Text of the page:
Comedian Judy Gold (who, like Kaplan, is not a Trump fan), has a simpler explanation for why the jokes don’t always work: “They’re not funny,” she says. “If you have to explain them, it’s not funny.”

Is it the audience’s responsibility to know whether a statement is a joke or not? Gold says no: “It’s always on the comedian.”

The crowd “came to the comedy club for one goal, to laugh, and it’s your job to make people laugh,” she says. Although there are rare instances in which it’s the audience’s fault, Gold says it’s generally like “blaming your car for needing an oil change.”

Kaplan put it this way: “It’s mostly the job of the comedian to make a joke that’s at least recognizable as a joke.”

Other politicians will deliver laugh lines within stump speeches that are more clearly jokes. “They’re self-deprecating,” Gold says. “When you think you’re the greatest thing that walked the face of the earth, you’re not funny.”

Persona and character are a big part of comedy. Some comics will establish a sweet demeanor, such as Sarah Silverman, only to shock audiences with a subversive, carefully crafted, outrageous statement.

But it’s difficult to achieve such a contrast with Trump, who has blown through political conventions by gaining popularity while making statements that would have been deemed campaign-ending in previous years. Mitt Romney’s 2012 loss was in part attributed to his “47 percent” remark that condescended to poorer Americans. When Trump announced his campaign, he unapologetically said Mexico was sending rapists across the border. That’s a high bar for shock in politics.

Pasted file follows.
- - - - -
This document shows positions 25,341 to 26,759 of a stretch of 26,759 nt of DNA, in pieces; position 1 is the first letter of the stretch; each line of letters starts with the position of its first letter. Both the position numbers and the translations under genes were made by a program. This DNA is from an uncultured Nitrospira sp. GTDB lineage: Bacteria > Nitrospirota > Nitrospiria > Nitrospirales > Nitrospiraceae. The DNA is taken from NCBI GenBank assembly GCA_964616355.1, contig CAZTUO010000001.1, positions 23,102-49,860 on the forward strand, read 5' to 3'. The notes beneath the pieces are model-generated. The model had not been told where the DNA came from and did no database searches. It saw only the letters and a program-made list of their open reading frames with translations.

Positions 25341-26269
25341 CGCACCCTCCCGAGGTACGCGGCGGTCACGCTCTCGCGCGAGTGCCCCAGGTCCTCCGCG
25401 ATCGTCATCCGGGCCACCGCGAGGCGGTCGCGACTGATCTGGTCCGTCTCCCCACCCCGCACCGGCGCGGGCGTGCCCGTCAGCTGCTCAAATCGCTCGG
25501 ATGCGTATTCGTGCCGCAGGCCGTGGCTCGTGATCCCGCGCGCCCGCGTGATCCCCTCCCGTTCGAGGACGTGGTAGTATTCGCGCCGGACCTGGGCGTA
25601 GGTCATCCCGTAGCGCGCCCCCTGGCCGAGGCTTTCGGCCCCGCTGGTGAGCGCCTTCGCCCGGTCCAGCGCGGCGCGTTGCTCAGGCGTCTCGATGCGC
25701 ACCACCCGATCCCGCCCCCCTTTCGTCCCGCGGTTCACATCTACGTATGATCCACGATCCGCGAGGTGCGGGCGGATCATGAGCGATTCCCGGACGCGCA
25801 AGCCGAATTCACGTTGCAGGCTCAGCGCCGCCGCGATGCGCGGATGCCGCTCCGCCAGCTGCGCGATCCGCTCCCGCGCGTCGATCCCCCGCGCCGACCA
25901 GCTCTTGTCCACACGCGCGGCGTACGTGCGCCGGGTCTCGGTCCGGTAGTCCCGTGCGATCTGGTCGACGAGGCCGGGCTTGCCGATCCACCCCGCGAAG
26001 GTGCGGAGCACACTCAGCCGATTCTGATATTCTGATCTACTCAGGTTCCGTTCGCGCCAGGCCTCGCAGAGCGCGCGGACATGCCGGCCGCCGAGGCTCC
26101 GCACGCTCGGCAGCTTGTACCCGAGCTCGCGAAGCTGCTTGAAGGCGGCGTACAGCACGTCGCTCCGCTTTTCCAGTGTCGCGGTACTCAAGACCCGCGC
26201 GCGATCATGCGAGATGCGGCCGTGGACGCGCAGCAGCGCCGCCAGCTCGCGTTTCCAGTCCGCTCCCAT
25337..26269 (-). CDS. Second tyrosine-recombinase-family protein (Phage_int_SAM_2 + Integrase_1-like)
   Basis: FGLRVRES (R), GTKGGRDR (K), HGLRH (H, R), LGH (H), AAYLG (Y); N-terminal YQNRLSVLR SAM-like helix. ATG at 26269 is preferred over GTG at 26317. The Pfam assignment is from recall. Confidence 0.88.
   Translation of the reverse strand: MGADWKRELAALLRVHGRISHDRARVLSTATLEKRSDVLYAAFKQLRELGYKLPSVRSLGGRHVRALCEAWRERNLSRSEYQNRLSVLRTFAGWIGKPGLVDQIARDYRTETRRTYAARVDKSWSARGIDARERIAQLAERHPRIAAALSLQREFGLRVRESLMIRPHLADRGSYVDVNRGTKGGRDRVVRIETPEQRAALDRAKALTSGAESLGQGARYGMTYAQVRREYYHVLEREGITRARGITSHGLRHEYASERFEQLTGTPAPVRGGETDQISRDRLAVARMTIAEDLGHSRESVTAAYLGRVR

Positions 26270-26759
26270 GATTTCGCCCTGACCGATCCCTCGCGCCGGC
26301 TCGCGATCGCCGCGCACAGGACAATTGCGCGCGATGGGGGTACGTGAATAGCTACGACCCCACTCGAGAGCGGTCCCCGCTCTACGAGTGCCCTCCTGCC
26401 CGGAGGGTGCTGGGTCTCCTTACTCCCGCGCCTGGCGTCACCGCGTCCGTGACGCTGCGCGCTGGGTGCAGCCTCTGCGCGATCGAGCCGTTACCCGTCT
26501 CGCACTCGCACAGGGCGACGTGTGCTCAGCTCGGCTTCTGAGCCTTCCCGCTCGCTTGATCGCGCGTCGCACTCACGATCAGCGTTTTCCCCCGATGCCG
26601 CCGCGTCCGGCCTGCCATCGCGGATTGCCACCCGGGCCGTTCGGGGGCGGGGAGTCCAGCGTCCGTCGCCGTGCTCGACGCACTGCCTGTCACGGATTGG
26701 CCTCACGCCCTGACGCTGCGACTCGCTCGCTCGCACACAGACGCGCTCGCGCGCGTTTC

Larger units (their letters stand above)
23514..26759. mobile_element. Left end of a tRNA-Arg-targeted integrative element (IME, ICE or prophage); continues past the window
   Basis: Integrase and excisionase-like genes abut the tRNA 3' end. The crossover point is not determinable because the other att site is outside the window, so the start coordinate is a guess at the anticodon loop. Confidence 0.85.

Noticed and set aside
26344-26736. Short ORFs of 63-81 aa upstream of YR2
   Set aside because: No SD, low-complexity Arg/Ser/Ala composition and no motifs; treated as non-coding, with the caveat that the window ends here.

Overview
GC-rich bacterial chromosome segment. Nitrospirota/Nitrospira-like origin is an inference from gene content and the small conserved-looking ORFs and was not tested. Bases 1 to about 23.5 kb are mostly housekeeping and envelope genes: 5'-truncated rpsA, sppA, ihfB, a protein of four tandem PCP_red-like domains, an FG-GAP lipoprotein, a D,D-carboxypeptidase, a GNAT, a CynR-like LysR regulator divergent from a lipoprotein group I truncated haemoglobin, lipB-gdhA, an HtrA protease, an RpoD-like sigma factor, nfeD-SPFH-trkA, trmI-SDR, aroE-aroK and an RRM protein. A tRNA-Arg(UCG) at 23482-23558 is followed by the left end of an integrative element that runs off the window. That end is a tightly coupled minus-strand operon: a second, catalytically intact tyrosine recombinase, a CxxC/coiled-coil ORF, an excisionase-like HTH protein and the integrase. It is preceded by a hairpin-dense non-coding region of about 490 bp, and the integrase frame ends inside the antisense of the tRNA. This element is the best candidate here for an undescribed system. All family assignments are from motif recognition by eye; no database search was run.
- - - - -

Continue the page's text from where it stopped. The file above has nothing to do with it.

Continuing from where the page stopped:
It’s gotten to the point where a fake transcript depicting Trump referencing a weapon from “Dragon Ball Z,” the Japanese anime television series, can fool people. Or when a Trump campaign spokeswoman’s televised statement about the Second Amendment line is questioned by reporters asking, “Is this real?”

Much of Trump’s appeal among supporters is the perception that he’s willing to be “politically incorrect” and not worry about offending others.

But if you take on emotionally charged topics that have a higher potential to hurt feelings, “it takes more work to make sure what you’re saying is interpreted the right way,” Kaplan says. “Certainly comedians and presidential candidates are and should be held to different standards. A comedian say can say all kinds of things, and if they’re skilled in presenting things — I’ve heard the most horrendous things and laughed at them. But they’re not running to be the people in charge of everything.”

It’s not that such material is off-limits, Gold says, citing her own jokes about the Holocaust. “The stakes are higher — the joke has to be even better.”

Many comics will poke fun at themselves or punch up by making the powerful the butt of the joke. But that’s tough to do if your image is premised on you being amazing at everything you do. You can end up punching down.

Take the November incident in which Trump mocked a New York Times reporter who has a disability. Trump faced immediate pushback, and video of the incident was used by a pro-Hillary Clinton super PAC to portray the Republican candidate as a bully. Trump, who later insisted he wasn’t imitating the reporter at all, said at the time he didn’t remember the man “despite having one of the all-time great memories.” The candidate also said in a statement that the Times “has become more and more irrelevant and rapidly becoming a total joke — sad!”

Sad? Wait — is he being sarcastic?